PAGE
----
About 70 per cent of the cost of putting a bird in the store is feed, Mr Haas says, and it takes 16 million pounds of rations to feed the chickens Pilgrim’s processes each week. “That’s why it’s so important for us to protect our birds’ ability to absorb nutrients,” Mr Haas says. “If you can keep coccidiosis under control, you can get good feed conversion. And that’s what the coccidiosis vaccine has done for us.”

"There are not a lot of tricks to this. It’s just a matter of how close you can come to doing absolutely 100 per cent of the basics – and doing them right."
John Haas

But vaccination with Coccivac-B is only one part of Pilgrim’s effective strategy for controlling coccidiosis and keeping bird guts healthy. They also pay close attention to maintaining ideal ventilation, temperature, humidity and lighting. Management of litter is also a key component.

“With our big birds spending more time in grow–out, we have to keep a close eye on the quality of our litter,” Mr Haas says. “We try to work on built-up litter – six inches is ideal, but we have to have at least four. We also use various litter amendments to maintain the quality.”

Healthy Litter, Healthy Paws

Good litter management also helps ensure healthy paws, or what Mr Haas describes as the most expensive part of the chicken. “Paws only account for about two per cent of the bird but they represent huge money for us – a couple of hundred-thousand dollars a week here, just in this division,” he says, adding that Pilgrim’s gets about a dollar a pound to process the paws, which are shipped to China.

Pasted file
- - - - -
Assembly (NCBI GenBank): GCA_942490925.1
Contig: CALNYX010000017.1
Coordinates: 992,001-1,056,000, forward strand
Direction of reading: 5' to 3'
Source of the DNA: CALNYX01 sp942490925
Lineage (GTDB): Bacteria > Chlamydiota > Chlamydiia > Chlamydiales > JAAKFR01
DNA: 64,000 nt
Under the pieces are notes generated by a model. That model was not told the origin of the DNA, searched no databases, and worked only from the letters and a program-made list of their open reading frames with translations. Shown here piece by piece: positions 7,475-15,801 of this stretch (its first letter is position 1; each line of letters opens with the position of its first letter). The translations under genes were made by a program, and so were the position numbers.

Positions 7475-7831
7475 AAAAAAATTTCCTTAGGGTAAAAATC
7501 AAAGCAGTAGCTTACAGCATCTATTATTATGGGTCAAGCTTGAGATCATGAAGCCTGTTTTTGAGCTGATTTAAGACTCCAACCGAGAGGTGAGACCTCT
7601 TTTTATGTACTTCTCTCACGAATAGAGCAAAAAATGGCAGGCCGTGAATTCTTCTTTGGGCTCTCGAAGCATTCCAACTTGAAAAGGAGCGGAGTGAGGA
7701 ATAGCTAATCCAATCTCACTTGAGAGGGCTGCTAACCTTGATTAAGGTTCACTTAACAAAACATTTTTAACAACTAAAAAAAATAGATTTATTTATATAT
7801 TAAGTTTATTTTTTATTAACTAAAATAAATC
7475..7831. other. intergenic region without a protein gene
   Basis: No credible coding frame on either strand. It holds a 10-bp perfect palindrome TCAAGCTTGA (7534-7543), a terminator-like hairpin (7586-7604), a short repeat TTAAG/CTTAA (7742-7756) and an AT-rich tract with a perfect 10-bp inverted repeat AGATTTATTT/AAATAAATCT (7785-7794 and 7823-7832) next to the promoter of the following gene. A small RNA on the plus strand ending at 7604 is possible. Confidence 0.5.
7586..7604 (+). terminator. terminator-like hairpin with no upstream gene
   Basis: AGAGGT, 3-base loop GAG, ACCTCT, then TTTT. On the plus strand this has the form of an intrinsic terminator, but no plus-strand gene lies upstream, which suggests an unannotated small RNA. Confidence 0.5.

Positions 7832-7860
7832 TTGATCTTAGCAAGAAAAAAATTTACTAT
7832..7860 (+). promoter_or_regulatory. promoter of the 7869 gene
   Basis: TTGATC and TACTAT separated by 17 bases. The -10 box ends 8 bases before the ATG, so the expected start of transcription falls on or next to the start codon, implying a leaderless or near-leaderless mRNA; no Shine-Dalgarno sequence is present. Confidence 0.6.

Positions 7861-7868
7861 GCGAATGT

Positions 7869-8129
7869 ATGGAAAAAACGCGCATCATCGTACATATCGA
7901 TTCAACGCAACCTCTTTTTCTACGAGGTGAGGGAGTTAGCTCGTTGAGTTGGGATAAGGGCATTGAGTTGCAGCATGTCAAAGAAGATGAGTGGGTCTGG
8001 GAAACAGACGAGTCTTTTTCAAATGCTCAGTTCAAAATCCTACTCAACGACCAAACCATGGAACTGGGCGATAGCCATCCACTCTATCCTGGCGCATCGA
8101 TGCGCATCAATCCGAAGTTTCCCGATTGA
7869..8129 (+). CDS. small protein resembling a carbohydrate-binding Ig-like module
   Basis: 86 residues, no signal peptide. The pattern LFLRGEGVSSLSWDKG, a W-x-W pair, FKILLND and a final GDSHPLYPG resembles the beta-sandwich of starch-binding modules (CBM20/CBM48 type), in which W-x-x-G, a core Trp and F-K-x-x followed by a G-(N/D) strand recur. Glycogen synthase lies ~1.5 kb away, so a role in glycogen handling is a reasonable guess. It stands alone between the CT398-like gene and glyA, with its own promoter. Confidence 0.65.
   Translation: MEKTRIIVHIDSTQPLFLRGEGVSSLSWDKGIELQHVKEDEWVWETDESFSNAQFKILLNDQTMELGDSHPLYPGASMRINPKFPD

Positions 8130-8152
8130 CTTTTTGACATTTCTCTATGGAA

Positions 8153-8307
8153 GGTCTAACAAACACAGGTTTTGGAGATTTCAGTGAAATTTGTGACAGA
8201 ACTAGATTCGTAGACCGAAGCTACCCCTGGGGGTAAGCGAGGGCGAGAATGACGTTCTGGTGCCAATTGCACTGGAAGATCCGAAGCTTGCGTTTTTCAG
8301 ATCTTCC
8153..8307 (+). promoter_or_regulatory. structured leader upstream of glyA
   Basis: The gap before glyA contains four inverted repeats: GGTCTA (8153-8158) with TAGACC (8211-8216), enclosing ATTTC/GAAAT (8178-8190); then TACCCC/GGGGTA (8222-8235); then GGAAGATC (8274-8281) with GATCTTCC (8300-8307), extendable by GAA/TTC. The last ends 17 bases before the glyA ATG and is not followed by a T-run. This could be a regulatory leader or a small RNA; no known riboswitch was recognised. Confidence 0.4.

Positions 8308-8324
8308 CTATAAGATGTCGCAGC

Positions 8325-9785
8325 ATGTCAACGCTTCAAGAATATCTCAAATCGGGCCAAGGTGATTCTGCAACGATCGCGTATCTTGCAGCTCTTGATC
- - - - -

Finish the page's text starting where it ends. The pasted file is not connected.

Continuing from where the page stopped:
Paw health is sort of a ‘canary in a coal mine’ for Pilgrim’s, Mr Haas explains. “If we have healthy, A-grade paws, it lets us know that we’re ventilating the houses right, that the temperature’s right, and that everything else is in place to help us get top feed conversion. If we begin having problems with our paws, we know we have to look into it,” he says.

The overall key to Pilgrim’s success, Mr Haas emphasises, is making sure all bases are covered. “It’s starting with good animal husbandry, having good people and good training,” he says. “And that’s got to come together in the hatchery, in the feed mill and in live haul. And even the guy who’s running the dump cage can ruin you if he mishandles birds.”

He adds, “There are not a lot of tricks to this. It’s just a matter of how close you can come to doing absolutely 100 per cent of the basics – and doing them right.”

March 2012